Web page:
After a break due to the pandemic, the 70th edition of the San Sebastian Festival – Donostia Zinemaldia resumed in late September its traditional annual concert and screening event, conducted by the Euskadiko Orkestra – Orchestra of Euskadi under the baton of Juan José Ocón (read more).
Our colleague Asier G. Senarriaga attended the concert and leaves us this great summary of it.
After two years of impasse for pandemic reasons, and a different world, but one that has not lost any illusion for culture and the celebration of good film music, the symphonic concerts returned to the Bella Easo on the occasion of another edition of a new San Sebastian Film Festival – Donostia Zinemaldia.
Under the remarkable, elegant, and spotless direction of an excellent Juan José Ocón, with an outstanding Euskadiko Orkestra – Orchestra of Euskadi giving life to the scores chosen in this edition and a sumptuous choir, the Andra Mari Abesbatza, we were ready to attend, once again, in the Anoeta Velodrome, perfectly arranged for the occasion, the celebration of the Spanish Film Music.
The concert began with a lavish Suite from ‘While Ar War’, by Alejandro Amenábar, arranged to be performed to the rhythm of the images of a montage of the film, synchronized to the millimeter, even with a certain mickeymousing as the orchestra reflected the sound of Miguel de Unamuno knocking on a door with his cane, or the firing of pistols and rifles, in immaculate synchrony. The Suite, offered a selection of themes from the film, reaching the maximum emotion in the lyricism of the discussion between teacher and student, sitting by the side of the road, interspersed with the final decision of Unamuno at the University, giving his mythical speech. Moments in which Amenábar puts a lump in the throat with the final explosion of its central theme, with a precious protagonism of the strings.
Eva Gancedo‘s masterpiece for ‘Lucky Star’, the score that got her a Goya Award, continued the matinee, with elegiac beauty full of nuances, subtlety, elegant and heartfelt melodies, perfectly defining the interior of the protagonist trio, forming a peculiar family destined to tragic drama. Ocón’s direction, giving air to the melodic development, was superb.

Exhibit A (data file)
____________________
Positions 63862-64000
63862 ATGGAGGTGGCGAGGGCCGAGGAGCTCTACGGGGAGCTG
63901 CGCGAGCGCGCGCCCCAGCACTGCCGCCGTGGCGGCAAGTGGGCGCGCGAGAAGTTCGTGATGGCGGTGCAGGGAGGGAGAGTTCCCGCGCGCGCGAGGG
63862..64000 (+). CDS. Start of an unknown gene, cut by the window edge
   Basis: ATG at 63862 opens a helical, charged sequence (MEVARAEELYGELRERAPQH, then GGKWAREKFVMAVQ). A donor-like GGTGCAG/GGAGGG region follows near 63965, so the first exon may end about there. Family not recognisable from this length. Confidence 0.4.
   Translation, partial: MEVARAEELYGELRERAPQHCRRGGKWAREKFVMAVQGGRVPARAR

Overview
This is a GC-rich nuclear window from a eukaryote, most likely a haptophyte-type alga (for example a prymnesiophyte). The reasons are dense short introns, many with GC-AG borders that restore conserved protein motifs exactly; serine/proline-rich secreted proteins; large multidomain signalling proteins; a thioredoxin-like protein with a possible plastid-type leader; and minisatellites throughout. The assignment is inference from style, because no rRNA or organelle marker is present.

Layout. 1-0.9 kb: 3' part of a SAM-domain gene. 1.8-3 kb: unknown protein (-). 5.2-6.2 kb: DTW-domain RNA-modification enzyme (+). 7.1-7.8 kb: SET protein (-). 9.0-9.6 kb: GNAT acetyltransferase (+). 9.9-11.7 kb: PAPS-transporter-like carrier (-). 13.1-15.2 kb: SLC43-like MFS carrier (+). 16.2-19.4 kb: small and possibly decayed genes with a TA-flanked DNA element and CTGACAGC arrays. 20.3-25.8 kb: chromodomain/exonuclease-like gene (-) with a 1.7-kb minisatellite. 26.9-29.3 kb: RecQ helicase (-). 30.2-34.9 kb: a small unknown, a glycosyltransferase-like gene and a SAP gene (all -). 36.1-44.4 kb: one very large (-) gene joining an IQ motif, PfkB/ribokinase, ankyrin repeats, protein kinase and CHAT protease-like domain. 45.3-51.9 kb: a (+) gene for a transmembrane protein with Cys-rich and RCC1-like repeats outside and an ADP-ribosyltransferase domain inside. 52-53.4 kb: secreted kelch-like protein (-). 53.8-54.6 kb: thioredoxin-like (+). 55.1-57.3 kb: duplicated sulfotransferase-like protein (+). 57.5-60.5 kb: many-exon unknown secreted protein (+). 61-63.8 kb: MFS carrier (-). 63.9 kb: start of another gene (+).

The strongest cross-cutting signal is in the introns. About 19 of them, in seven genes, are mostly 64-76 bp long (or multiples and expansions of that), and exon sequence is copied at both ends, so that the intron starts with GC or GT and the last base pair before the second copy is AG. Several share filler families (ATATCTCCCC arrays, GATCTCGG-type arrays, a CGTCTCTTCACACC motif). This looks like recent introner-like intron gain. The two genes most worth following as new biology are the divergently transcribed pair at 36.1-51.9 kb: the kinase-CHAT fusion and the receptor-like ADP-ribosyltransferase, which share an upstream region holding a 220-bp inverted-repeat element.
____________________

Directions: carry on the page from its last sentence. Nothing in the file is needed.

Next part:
The work of Carles Cases, was represented with his wonderful score for ‘El Portero’, and its Cantabrian western notes, its tension based on creative musical suspense and the beauty of its lyrical melodies, narrating characters, actions and a unique landscape, with a masterful hand. The orchestra shone particularly in the final part of this Suite, picking up the duel to penalties, without going into spoilers, which collects the climax of the story, with great delivery and splendid synchrony, serving as an immaculate tribute to this brilliant composition of the Catalan Maestro.
And then it was time for the classics of each edition, finding a tribute to the immortal Carmelo Bernaola, with his ‘Nueve Cartas a Berta’, and its baroque circular central theme and singular classicism, covering the sound spectrum of the velodrome with intense precision by Ocón at the controls of the orchestra, not being however the highlight of the event, lacking the strength that the rest of the works chosen to make up the program did reach.
With the exceptional work of Arturo Cardelús for ‘Buñuel in the labyrinth of the turtles’, the concert continued, and we must congratulate the editor of the images for reflecting in an excellent way each musical motif and each essential scene that accompanies them in the film, depicting the emotion of Buñuel’s adventure of creating, and the helpless sadness of poverty in the region of Las Hurdes. The appearance of the choir in the central theme along with the images really moved the audience, and the magnificent score was given a wonderful interpretation by the Euskadiko Orkestra and the Andra Mari Abesbatza, who truly brought out the sparks of the composer’s excellent creation, sincerely, the most moving moment of the morning.
We continue with the score by Aitor Amezaga for ‘La Sombra de Nadie’, which based on disturbing sonorities and dramatic tension, made the audience vibrate with the music of this horror thriller. Great piano work, measured tempo in the direction and darkness, in search of light while the protagonists drown in a mystery that threatens to kill them. A perfect precision in its union with the images in Ocón’s elegant direction and a very avant garde style, a la György LIgeti, give this work a unique personality.
And we arrived at the end of the party of unlimited creativity, overwhelming domain of the most classic symphonism, pure Golden Age, of overwhelming melodies and great epic scenes, of a Manel Gil-Inglada in fullness of successes, with his magnificent ‘Cher ami (The Aviators)’. The piece gave way to the orchestra to sweat, getting the performance out of this brilliant score, earning the final ovation with a Tour de Force of musical greatness and a very grateful lavish interpretation, after two years without being able to enjoy this annual event in Donosti-San Sebastian. All the themes got their moment, until the final full orchestra rendition and a sublime colophon to the concert of this edition.
And may many more editions await us, no doubt, just around the corner,
And may many other works of Spanish film music, both recent and classical, be reflected, paid tribute to and/or made known to new audiences, thus giving a complete response to that mythical quote by singer Luis Eduardo Aute,
“…because all life is cinema,
Article and pictures by Asier G. Senarriaga